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by James Reasoner


Introduction by Ed Gorman

I was going to begin this by saying “Let me tell you about James Reasoner.” But nothing tells the Reasoner story more eloquently than the bibliography at the tail end of this book.

Yes, one man did write all those books. And wrote them well.

I know this first hand because I’ve not only been one of his many loyal readers, I’ve also been one of his editors. I’ve bought both short stories and novels from James. And I’ll tell you true—he’s a professional’s professional, a writer’s writer. He got that way, and stays that way, by combining talent with skill with passion. For all that he’s written, I’ve never read a single piece by James that felt dashed off or underwritten. Every time out he does his best work.

While he’s written at least two novels that are acknowledged masterpieces—Texas Wind and the recent Dust Devils—his short stories have never received the recognition they deserve. Hopefully this collection will begin to change that.

The title story in the book is something just about everybody can relate to. We’ve all hung around people our parents warned us against. And they warned us for good reason (as we found out later). “Old Times’ Sake” is a wry, sly take on such a friend. It’s a crafty crime story with a great payoff.

The same with “Five Easy Lessons.” Here we’re dealing with distrust and betrayal. Though the tone avoids the morose, the story has real bite, even an angry edge.

“The Old College Try” deals with boss-types who make the mistake of thinking they’re in control and you, as their serf, don’t really have the brains to figure things out on your own. Hah.

There are three Delaney detective stories. Here we see James riffing on the fair clue school of mystery fiction. But making it his own whether he’s dealing with the epicene world of a museum with its fine art or the sad dusty world of a dead-end hotel. Delaney is one of James’ working class heroes, modest men who work diligently at finding truths large and small.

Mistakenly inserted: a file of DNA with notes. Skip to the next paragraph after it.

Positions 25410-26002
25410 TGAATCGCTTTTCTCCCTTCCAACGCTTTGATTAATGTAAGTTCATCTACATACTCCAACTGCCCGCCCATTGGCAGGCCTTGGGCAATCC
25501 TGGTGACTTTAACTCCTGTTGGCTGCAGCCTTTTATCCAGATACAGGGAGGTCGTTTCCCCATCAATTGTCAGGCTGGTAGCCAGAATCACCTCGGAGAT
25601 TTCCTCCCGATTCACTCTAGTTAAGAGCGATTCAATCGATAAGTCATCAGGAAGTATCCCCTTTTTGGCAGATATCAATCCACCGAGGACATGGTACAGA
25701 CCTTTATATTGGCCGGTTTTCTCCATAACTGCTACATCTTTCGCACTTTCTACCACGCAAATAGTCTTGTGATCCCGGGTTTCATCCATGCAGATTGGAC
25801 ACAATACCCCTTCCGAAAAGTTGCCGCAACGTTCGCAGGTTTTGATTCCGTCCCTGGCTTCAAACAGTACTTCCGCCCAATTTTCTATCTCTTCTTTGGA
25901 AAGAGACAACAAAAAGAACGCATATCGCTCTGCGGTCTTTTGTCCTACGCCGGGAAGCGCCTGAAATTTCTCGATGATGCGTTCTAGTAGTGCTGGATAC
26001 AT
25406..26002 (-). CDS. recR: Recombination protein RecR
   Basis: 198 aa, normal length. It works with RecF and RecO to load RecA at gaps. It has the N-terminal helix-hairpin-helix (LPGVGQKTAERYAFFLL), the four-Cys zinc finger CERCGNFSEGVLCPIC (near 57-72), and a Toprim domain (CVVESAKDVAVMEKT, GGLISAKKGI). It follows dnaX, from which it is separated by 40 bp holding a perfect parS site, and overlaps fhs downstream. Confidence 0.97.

For me one of the five best crime stories published in the past twenty-five years is “Graveyard Shift.” This is about real crime and real tragedy. No romantic neo-noir; no mannered literary posing. This is about our everyday world and it is crushing to read.

“Cominger”, “A Matter of Perspective”, and “Down in the Valley” are related not by characters or storylines but by James’ take on modern day Texas. His love for it and his occasional dismay with it. The first two are tight, taut, compelling mysteries. The third bears on the problem of illegal immigration we hear so much about today.

James is an artist, not just a writer. Hemingway called it “angle of vision,” the way one sees the world. James Reasoner puts his stamp on everything he writes. His work can be funny, violent, sad, even whimsical at times but it doesn’t matter because the craft and the art are always informed by the wisdom of the man telling the stories.

Any man who wrote both Texas Wind and Dust Devils is obviously a major crime fiction novelist. As this collection will convince, he’s also a major crime fiction short story writer as well.


Ed Gorman

November 2007

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